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Like a Hug on a Fork

15 May

Cartoons often have a character hankerin’ after a certain kind of food.  Have you noticed that?  Teenage Mutant Ninja Turtles crave pizza (and poor dialogue).  Then there’s Dagwood and his monster sandwiches and Wimpy with his burger.  Then there’s Garfield with his beloved lasagna.  Can you blame him?  That big orange cat is on to something.

Ah, Kraft's Tangy Italian. Like it says on the box... "Classic"!

Pasta is amazing.  I’ve been wanting to write a post about it for some time.  Mainly because every site I visit in my research on Italy has something about pasta on it.  And why shouldn’t they?  Did you know that the average Italian eats 60 pounds of the stuff a year?  For comparison, your typical yankee scarfs down 20 pounds.  So besides the fact that there is a job involving weighing food, we also learn that the Italians really are serious about pasta.  It’s not just a stereotype.  In fact, they eat so much that they have to import the most of the semolina used to make it.

Another thing that these Italian info sites have in common is that they want to make absolutely, positively, definitely, unquestionably, affirmatively sure that you know Marco Polo did not introduce pasta to Italy.  This is important to them because the Italians have a long history of eating noodles and it started much earlier.  Try the early 800s.  And when you’ve been doing something for that long you get really good at it.  You allow it enough time to dry properly in the right heat, unlike most mass produced pasta.  And then you put butter and truffles on it or olive oil and garlic.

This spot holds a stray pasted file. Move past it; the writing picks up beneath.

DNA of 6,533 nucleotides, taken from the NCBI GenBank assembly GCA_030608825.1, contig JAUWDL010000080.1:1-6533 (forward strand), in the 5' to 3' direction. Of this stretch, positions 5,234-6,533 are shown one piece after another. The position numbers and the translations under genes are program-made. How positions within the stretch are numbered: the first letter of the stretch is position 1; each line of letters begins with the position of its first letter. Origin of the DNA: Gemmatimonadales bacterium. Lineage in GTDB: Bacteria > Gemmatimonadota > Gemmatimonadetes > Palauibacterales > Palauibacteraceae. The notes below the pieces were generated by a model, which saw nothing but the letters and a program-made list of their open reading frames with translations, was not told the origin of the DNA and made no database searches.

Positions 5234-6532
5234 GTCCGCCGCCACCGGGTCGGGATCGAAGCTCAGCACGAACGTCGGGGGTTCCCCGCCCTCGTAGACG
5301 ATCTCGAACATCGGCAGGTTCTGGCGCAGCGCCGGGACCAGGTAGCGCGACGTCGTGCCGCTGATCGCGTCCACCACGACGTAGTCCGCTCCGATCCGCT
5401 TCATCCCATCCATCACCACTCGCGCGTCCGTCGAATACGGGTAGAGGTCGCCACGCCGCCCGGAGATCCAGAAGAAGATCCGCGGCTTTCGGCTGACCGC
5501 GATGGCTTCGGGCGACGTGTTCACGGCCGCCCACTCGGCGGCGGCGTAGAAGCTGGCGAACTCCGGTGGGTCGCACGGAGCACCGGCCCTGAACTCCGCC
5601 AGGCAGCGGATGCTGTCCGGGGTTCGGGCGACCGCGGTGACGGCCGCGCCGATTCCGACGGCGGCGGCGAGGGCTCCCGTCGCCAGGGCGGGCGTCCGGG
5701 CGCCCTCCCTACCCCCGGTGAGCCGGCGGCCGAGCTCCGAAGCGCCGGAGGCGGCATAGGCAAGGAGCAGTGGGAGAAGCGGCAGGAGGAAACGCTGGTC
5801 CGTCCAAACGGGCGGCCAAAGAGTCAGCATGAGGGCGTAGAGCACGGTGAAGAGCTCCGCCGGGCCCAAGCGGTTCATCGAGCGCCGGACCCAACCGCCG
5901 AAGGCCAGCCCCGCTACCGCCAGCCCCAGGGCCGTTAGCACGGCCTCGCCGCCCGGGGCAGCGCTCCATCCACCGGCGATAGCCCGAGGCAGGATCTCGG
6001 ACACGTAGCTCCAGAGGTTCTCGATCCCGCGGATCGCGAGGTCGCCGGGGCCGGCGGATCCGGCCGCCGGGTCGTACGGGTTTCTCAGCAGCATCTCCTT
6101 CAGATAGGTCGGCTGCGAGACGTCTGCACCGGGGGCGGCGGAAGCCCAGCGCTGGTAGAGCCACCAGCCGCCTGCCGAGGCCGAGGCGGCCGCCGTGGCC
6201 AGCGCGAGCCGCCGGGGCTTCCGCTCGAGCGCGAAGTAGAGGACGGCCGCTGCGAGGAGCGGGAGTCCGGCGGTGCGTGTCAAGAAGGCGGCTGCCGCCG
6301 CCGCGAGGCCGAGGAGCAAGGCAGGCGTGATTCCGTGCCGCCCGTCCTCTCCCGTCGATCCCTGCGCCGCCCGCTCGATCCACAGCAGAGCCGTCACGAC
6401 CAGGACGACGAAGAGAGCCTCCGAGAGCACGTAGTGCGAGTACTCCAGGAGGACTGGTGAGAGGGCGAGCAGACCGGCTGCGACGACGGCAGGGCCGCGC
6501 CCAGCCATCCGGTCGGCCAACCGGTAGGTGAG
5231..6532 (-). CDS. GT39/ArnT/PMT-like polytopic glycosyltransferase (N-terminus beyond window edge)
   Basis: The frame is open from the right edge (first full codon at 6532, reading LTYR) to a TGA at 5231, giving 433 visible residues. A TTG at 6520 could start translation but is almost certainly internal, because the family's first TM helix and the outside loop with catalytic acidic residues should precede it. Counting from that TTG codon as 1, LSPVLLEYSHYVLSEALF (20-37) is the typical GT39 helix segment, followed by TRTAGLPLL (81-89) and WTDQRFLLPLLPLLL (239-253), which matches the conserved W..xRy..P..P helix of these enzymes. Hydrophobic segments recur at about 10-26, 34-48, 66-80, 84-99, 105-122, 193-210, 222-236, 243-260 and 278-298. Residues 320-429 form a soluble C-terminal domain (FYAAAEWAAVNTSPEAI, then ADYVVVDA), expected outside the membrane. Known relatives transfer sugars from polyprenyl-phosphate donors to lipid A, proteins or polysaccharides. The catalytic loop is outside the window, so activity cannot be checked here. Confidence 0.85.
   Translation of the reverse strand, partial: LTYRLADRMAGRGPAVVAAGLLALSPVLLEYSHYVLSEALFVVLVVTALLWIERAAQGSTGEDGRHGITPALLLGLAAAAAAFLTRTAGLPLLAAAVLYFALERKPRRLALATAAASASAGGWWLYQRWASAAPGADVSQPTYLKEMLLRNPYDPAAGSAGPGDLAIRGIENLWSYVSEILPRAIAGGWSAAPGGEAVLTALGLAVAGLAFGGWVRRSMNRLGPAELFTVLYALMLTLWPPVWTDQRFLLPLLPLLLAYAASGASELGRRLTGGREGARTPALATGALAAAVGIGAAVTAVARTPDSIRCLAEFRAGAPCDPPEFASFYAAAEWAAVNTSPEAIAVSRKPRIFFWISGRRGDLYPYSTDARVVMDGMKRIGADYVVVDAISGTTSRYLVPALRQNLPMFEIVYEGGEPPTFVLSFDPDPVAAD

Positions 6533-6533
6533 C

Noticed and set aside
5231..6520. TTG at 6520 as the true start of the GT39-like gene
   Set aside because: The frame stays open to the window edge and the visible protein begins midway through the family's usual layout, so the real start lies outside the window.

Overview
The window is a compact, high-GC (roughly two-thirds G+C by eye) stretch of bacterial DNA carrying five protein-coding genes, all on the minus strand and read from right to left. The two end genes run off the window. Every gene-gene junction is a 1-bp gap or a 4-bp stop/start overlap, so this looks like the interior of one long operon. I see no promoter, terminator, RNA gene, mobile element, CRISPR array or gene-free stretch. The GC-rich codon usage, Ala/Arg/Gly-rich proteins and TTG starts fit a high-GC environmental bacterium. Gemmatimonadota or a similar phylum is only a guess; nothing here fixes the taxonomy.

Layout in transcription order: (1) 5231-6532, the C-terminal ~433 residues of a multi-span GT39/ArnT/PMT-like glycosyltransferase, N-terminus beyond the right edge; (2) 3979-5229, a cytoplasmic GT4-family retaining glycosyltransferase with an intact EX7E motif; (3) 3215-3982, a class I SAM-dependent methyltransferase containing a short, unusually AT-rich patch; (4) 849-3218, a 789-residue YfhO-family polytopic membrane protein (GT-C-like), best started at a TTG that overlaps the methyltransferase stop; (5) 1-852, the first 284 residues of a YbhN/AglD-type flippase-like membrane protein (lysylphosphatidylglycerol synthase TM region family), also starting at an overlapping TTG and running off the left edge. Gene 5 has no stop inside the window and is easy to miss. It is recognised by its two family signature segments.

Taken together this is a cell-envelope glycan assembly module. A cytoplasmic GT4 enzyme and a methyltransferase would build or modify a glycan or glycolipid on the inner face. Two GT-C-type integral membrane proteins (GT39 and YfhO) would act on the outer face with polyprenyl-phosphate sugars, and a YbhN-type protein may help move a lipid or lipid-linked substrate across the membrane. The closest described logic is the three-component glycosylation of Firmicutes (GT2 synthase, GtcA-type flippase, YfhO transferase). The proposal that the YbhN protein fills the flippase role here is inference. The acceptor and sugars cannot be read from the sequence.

But things got really serious when pasta met the tomato.  Tomatoes were foreign to Italy and were brought over from the new world.  Initially they were thought to be poisonous as they belonged to the same family as nightshade.  When this bad press was corrected the tomato got cooking, literally, and the Italian love affair with the little guy is legend.  However, this love story only goes back to the late 1830s.  If you’re doing the math, then you know that a thousand years came and went where pasta didn’t have red sauce to mate with.  The Mister may have lived on as he’s a fettucine alfredo sort but I don’t know if I’d have made it to the ripe old age of 33 without marinara.  But enough about me…

The other thing that happened during Italy’s long pasta history was the different shapes we know today.  Some shapes are attributed to a certain region of Italy.  A bunch of thought was put into the design of each shape.  For example you may notice that some have ridges to hold onto the sauce.  It’s like someone got a hold of a Play Dough Fun Factory and got creative.  And delicious.  And you may find it interesting that spaghetti was originally called macaroni.  Or you might just be reading this to find out more about Garfield.  No dice.

I’m hoping that we’ll get to try a bunch of different pasta dishes while we’re in Italy.  I’m not going to wait until then to eat up though.  If you’re in the Twin Cities you may want to visit some of my favorites below.  Mangia bene!

Get Your Pasta On

Degidio’s – huge portions, á la Kid Bullets

Carmelo’s Ristorante

Broders’ Cucina Italiana – fresh pasta